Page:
This was the game-changer page for me. It was so helpful to have specific focuses for each month. I’ve just put in example action items or goals here, but for example, in January my big focus was career exploration and recruiting for a summer internship. February was about getting on-track with school work and making sure I had the right routines and systems in place. March was about sorting out visa things and working for my part-time job. I kind of had a theme for each month; this made sense for me as it was a lot easier to specialize in something rather than do a little of everything each month.
I then divided the goals for each month into a weekly goals page. I listed each week of the month and I put down specific goals for that week. Again, these are just example goals/action items, but some weeks I would have things like preparing for a presentation, studying for an exam, or preparing for a trip. Similarly to the monthly task list, this helped me specialize even more and focus on what was right in front of me.
I then divided everything up further into the weekly task list which I’ve been using for years. I have one column for each day and I list everything I have to get done that day. This Notion page is less about goals and more about the tasks that make up those goals. It’s summer right now, but during the semester I might have things like finishing an assignment, studying for a test, doing my laundry, and picking up a package on this to-do list. I write down everything I need to get done here and then I usually translate it over to Google Calendar the night before to see how I can divide up the chunks of my day.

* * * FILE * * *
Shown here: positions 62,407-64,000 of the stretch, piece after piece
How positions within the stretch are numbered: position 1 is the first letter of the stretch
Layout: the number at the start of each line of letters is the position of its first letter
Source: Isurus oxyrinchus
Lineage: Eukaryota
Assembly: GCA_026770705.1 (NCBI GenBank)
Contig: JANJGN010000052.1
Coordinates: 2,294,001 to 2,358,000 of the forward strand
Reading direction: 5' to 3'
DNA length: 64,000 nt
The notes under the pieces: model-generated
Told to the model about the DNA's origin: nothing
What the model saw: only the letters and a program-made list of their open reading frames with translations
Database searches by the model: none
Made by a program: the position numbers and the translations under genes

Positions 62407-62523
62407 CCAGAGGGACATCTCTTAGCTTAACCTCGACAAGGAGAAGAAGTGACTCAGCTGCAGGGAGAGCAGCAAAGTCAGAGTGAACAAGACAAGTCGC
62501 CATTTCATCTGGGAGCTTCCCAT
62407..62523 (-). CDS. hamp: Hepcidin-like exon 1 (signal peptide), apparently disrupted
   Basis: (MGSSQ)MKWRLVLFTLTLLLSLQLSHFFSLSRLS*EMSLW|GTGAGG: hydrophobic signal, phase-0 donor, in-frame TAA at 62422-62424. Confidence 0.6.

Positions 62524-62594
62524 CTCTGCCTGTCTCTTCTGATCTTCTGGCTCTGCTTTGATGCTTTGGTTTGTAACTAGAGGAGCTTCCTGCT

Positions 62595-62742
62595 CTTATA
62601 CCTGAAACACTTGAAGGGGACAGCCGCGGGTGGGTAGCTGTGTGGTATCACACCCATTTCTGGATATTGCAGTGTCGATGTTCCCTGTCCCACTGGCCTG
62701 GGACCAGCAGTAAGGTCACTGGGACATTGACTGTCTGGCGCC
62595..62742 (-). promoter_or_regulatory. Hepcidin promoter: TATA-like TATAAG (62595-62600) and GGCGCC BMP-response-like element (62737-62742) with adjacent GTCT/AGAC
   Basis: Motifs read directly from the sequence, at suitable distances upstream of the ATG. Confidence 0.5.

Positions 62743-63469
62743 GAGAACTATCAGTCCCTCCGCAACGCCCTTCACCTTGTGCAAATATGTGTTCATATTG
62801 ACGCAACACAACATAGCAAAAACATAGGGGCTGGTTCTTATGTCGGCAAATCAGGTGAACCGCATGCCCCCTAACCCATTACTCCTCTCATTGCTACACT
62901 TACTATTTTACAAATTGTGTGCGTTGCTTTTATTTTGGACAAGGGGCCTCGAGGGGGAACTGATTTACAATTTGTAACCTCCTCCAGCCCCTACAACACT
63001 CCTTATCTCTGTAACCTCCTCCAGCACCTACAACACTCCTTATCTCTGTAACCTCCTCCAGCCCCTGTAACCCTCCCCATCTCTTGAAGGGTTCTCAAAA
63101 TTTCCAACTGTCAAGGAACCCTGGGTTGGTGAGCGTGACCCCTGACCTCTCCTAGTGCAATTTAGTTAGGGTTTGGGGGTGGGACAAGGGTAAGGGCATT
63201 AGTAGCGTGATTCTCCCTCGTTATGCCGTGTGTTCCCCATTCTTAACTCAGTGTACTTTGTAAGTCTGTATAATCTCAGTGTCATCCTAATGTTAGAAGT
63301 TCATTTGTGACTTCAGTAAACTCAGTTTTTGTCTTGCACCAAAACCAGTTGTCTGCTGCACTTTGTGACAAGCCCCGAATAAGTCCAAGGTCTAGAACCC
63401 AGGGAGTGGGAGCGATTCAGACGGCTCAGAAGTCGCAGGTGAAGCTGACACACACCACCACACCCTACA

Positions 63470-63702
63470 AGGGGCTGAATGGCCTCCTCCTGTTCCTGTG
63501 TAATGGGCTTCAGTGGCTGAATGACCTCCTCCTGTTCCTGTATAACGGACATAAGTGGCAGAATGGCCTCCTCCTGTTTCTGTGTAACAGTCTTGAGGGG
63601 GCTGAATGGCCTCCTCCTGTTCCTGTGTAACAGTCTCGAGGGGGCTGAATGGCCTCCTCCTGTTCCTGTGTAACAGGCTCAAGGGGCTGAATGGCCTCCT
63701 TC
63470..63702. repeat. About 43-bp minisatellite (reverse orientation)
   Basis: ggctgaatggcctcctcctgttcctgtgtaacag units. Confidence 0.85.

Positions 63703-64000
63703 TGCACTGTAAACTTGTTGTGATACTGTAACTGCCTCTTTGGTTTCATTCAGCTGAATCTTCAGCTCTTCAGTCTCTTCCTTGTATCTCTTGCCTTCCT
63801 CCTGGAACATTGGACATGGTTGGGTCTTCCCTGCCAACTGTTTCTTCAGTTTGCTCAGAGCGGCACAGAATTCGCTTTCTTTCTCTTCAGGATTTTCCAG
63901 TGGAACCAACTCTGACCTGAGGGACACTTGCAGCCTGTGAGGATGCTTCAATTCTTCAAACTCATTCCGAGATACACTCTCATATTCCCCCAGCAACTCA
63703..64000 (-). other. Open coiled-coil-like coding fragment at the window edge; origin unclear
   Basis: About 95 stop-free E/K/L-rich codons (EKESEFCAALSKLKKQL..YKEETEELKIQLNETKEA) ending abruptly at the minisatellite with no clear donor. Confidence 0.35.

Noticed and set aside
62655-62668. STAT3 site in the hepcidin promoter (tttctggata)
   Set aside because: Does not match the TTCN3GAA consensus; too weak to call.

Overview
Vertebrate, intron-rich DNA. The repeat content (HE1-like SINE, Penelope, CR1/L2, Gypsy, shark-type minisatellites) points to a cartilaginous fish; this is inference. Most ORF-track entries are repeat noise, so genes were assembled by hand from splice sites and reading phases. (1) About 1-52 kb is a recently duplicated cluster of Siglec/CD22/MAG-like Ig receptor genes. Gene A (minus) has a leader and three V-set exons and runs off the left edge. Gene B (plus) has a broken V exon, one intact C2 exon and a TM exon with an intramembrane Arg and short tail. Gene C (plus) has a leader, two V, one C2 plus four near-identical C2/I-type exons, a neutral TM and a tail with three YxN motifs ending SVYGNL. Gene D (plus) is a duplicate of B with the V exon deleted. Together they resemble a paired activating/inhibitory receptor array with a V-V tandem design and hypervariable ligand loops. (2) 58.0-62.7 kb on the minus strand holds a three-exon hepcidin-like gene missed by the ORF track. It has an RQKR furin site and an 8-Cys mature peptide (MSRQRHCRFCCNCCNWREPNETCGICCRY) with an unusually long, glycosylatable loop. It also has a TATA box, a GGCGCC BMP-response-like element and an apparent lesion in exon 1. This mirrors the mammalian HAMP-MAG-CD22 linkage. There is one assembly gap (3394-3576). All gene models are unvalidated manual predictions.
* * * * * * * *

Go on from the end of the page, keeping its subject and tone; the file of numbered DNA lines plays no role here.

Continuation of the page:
In terms of organizing tasks based on the category. I created this bits and bobs task list which is basically a brain dump of all of the random things I have to get done that I can’t hold inside my head anymore. I put things like paying my phone bill, bank stuff, visa stuff, buying gifts for people, and coordinating events on here. I move things from the brain dump column to the weekly events column if it’s happening that week and to the big weekly task column if it’s something that needs more focus.
I also have a page specifically related to career items because it’s time to get thinking about recruitment and applications for post-grad life. I’m sure I’ll develop a more complex system once this kind of stuff takes a bigger role in my life, but for now, I just organize items into a to-do, doing, and done.
My last Notion page is just a simple homework organizer. I have a column for each of the courses I’m taking and I just update the assignments on a weekly basis to see what I need to work on. I then take these items and put them into my daily to-do list page once I make the plan of what I have to get done on that specific day.
And that’s my college organization system! This is the system that has worked really well for me, but of course, everyone has their own organization and learning style. Let me know in the comments how you keep organized!
See you next week,